TCCS Path Priority List shows which paths will be fixed or built next. Before the ACT Legislative Assembly PTCS Committee, TCCS said that the list is worth little as it changes all the time. Our analysis found the rankings were remarkably stable. We compared two lists release via FOI on 2 March 2021 and 10 December 2021 (283 days later), and discovered almost NO CHANGE in 100 highest ranked projects. This makes TCCS statements seem disingenuous.
The Molonglo Valley Active Travel Masterplan was awarded to SMEC Australia by the Environment, Planning and Sustainable Development Directorate (EPSDD) – known to most as ACT Planning. canberra.bike established by FOI back in 2021 that Molonglo Valley Active Travel Masterplan did not exist back then.
Minister Steel claims that $77 million is earmarked for active travel in the ACT over the next four years but in the 2021-2022 ACT Budget we find only $20 million, leaving a large discrepancy. The Standing Committee On Planning, Transport And City Services questioned where this difference is to be found during the Inquiry into ACT Budget 2021-22.
We lack a standardised reporting practice for active travel investment and need one. It would permit comparison of active travel spend across directorates and budget years, and discerning between cycle and pedestrian infrastructure. Canberra.bike calls for an Active Travel Reporting to be standardised. We need to know what the numbers we get quoted really mean and can be trusted.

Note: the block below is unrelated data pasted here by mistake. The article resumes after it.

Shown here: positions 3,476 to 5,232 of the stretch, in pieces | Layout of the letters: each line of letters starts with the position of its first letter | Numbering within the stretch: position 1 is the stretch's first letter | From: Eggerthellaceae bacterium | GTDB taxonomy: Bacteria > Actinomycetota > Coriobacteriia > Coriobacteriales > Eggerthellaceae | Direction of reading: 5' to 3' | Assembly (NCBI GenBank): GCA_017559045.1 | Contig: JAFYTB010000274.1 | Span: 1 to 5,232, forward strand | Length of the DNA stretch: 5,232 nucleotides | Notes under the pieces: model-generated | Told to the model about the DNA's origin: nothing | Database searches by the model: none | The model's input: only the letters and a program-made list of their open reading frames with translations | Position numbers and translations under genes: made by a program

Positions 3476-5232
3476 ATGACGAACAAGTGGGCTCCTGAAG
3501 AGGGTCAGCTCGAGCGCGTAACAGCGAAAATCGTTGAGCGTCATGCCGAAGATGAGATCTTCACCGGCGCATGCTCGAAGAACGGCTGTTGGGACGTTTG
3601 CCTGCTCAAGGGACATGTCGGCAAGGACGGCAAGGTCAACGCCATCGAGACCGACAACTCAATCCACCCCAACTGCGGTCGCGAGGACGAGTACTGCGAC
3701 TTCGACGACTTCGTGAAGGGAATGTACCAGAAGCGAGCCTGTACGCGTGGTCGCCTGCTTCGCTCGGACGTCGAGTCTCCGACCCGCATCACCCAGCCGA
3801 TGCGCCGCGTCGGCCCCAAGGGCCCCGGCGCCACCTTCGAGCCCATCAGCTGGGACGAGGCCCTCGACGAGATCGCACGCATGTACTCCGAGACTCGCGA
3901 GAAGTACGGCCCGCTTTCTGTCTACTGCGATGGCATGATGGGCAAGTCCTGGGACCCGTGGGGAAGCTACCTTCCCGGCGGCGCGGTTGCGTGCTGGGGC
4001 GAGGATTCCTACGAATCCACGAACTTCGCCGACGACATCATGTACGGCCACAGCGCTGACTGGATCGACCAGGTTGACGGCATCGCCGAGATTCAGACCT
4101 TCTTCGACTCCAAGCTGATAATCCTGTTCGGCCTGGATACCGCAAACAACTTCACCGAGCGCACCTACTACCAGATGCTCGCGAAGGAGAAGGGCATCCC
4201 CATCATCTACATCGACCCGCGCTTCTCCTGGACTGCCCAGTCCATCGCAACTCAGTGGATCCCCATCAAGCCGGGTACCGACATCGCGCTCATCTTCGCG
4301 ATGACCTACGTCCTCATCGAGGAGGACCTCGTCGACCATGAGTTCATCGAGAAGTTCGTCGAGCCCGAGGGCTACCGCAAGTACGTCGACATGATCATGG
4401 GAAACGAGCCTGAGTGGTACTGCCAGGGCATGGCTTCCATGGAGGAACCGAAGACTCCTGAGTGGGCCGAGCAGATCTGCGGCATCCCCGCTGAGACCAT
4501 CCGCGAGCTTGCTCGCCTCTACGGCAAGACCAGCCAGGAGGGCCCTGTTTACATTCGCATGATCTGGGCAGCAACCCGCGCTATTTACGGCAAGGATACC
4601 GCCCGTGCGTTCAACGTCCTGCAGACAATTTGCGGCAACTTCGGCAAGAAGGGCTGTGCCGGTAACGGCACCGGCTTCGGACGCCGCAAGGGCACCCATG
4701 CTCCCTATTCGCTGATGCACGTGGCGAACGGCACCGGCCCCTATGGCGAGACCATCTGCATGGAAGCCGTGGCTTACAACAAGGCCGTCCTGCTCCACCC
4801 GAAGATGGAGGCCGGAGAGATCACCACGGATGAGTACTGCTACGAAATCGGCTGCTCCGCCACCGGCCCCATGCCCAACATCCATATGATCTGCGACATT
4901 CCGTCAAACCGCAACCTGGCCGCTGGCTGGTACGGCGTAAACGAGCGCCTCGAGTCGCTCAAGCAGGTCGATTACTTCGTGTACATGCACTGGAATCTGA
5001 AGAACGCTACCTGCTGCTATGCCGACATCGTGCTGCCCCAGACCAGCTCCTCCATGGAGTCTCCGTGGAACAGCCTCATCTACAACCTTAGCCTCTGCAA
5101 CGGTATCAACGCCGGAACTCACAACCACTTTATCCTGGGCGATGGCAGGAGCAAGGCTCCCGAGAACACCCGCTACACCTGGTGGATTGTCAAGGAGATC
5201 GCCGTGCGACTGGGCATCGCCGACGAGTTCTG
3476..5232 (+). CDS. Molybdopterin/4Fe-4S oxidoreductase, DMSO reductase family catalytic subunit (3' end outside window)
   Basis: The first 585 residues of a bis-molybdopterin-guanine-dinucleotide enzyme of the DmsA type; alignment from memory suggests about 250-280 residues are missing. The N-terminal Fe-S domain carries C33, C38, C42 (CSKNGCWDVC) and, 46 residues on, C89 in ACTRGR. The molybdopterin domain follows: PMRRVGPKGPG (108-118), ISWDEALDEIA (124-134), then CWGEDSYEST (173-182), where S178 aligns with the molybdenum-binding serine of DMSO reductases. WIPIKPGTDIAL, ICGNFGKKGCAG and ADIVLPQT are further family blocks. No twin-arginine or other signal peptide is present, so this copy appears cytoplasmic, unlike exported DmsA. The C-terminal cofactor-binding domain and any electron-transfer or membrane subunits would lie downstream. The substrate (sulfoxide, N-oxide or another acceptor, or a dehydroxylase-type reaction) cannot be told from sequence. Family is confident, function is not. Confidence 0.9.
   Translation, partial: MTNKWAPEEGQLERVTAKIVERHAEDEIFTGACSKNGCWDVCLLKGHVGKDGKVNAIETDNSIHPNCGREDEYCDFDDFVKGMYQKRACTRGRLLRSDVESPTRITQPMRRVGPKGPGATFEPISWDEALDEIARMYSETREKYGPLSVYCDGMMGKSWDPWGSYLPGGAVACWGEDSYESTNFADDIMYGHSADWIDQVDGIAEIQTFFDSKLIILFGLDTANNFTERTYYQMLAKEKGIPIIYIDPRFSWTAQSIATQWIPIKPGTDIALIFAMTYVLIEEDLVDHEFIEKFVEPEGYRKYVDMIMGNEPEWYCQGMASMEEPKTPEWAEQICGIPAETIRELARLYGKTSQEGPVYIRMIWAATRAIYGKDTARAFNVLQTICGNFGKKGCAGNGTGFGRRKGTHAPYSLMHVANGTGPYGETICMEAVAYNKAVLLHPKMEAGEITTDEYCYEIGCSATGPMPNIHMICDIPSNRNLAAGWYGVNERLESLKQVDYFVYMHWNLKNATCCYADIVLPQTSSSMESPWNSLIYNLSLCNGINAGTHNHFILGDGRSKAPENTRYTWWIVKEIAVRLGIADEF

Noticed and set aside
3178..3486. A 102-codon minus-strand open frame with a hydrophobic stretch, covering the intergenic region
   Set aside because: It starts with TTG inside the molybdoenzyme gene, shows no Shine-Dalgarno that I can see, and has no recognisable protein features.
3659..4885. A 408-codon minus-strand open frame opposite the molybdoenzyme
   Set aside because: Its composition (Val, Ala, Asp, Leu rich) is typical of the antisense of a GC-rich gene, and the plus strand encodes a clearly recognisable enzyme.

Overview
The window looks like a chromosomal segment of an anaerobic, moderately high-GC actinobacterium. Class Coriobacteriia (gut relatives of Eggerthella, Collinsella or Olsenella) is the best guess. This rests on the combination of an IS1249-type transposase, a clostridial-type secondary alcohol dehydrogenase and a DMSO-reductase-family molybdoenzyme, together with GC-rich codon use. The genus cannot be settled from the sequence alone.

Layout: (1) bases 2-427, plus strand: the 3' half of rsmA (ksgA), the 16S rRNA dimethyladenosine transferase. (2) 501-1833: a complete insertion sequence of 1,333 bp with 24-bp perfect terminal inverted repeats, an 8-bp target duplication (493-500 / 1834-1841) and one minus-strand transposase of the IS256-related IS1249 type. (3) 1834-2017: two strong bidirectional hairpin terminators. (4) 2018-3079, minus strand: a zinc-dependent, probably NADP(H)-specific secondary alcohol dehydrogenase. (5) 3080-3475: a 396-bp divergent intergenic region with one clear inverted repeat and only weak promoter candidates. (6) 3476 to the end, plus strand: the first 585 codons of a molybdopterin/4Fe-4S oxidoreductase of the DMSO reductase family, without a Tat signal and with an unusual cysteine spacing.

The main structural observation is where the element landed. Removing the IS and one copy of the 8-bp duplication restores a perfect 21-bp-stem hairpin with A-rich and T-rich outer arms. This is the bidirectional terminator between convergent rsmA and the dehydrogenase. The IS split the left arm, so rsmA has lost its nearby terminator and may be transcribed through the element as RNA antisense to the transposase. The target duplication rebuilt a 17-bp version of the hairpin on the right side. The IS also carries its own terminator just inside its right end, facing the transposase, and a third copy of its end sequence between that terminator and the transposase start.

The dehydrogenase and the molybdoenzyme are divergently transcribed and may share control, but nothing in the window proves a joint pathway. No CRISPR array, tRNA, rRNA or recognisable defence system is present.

The Molonglo Valley has two arterial road corridors, one running east to west and the other north to south. The North South Arterial has been named John Gorton Drive. The East West Arterial (EWA) has yet to be named and expected to be completed before 2041. The East West Arterial includes a bridge over the Molonglo River and a new East West Arterial / Tuggeranong Parkway Interchange. The route is decided and traffic studies are underway.
Canberra.bikes` submission for the Standing Committee on Planning, Transport and City Services. Making Canberra a city where we can cycle safely and easily, at any time, from 8-80 years. Here is the table of contents with links to the text.
Cycle corridors are the mechanism by which strategic assets (public realm space) can be secured for good, fast cycling infrastructure between town centres for commuting cyclists, thus providing an alternative to driving. The cycle highways will not be finished quickly and they do not have to be. However, they will never be built unless the corridors are reserved and preserved.
To become a cycle superhighway in the Capital Region of Denmark a route must live up to four quality measures. The four quality measures of cycle superhighways
The Territory Plan is part of the reason why good, fast cycling infrastructure between town centres for commuting cyclists – cycle highways – has not been and is not likely to be built. The ACT planning has been critiqued for hampering innovation. The comment, while likely directed at urban architecture, is still true for urban planning and design. Cycle highways are not possible without inclusion in statutory documents, such as the Territory Plan.
A strong political wind would push cycling forward in Canberra. The lack of political will has left cycling in the doldrums. ACT Transport’s paradigm lags behind best practice. A “one size fits all” approach fails to recognise that different modes of transport have different needs.